The economic slowdown and unseasonal rains may bring on yet another year of trouble for the region’s cotton farmers. Rain has increased the moisture content of the crop, due to which private traders are not offering more than Rs. 4,800 per quintal, against a minimum-support price (MSP) of Rs. 5,600.
When farmers demanded that rates not be lowered below the MSP, the ginning mills, which started procurement four days ago, stopped buying. Thus, cotton procurement has not begun even several days after Diwali—an unusual situation. Traders say that on account of the low rates of yarn, they cannot afford to buy raw cotton at MSP. Yarn’s price has dropped due to a lack of demand in the textile industry on account of general slowdown. Even quality cotton, with moisture within acceptable limits, is fetching Rs. 5,100-5,200 per quintal, said sources. Amid the political crisis in the state, no formal orders have been issued for the Rs 10,000-crore aid package announced by former chief minister Devendra Fadnavis for farmers hit by unseasonal rains. Still, officials in the state’s revenue department said President’s rule will not withhold implementation of the package.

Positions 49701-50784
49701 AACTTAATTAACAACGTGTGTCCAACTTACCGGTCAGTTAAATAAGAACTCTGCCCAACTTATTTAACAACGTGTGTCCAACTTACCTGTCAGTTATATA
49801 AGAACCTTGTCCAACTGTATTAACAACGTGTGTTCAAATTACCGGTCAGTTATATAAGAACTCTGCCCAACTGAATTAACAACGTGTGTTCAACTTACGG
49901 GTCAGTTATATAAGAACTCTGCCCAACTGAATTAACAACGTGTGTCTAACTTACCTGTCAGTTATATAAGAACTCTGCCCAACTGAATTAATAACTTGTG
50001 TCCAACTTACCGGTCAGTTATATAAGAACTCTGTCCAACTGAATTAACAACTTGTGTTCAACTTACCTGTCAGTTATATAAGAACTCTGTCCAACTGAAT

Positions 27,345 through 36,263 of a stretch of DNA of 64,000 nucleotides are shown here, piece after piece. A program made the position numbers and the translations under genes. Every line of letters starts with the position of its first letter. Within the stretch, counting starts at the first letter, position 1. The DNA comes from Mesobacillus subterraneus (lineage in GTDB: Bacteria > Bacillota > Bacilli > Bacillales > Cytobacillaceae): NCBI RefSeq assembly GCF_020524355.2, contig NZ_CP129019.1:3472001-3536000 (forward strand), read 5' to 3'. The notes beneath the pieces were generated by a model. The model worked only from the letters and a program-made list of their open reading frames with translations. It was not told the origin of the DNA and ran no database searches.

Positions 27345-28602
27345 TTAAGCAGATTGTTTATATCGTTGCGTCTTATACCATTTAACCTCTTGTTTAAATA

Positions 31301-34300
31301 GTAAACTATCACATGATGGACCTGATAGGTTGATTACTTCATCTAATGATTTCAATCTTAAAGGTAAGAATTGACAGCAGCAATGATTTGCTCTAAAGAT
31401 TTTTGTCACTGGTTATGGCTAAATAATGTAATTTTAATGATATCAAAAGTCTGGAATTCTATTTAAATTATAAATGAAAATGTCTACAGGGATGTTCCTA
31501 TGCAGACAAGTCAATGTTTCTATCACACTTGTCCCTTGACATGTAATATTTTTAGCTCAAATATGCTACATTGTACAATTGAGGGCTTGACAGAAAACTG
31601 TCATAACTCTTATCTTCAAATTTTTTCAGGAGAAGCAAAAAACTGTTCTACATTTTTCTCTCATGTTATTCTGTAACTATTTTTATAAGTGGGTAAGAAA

Sudhir Kothari, a director at the agriculture produce marketing committee (APMC) at Wardha district’s Hinganghat, a major cotton trading centre, said buying was expected to start by November 15. Admitting it has been delayed, he said that even the crop was late by a month this year.
Kothari said that some ginning mills in Ralegaon tehsil of Yavatmal that started purchasing cotton, shut down after farmers demanded payment at MSP. At Adilabad in neighbouring Telangana, 500 vehicles had reached a ginning mill’s gate, but only a few could be accommodated and the centre closed, he said. There are reports of mills having stopped purchases in Amravati district too, said farmers.
Kishore Tiwari, chairman of Vasantrao Naik Shetkari Swavalamban Mission, said traders were paying as low as Rs 3,500 a quintal for low-grade cotton. “This is one of the worst crises,” he said. Devanand Pawar, a Congress leader from Yavatmal, said the Centre should intervene and provide immediate aid to farmers. Pawan Singhania, a mill owner from Wardha, said because of high moisture content, cotton cannot be processed without drying.
“Lint, which is processed from raw cotton, is priced up to Rs 40,000 a bale in the open market. At this rate, no trader can afford to give more than Rs 5,100 to Rs 5,200 for raw cotton.” he said.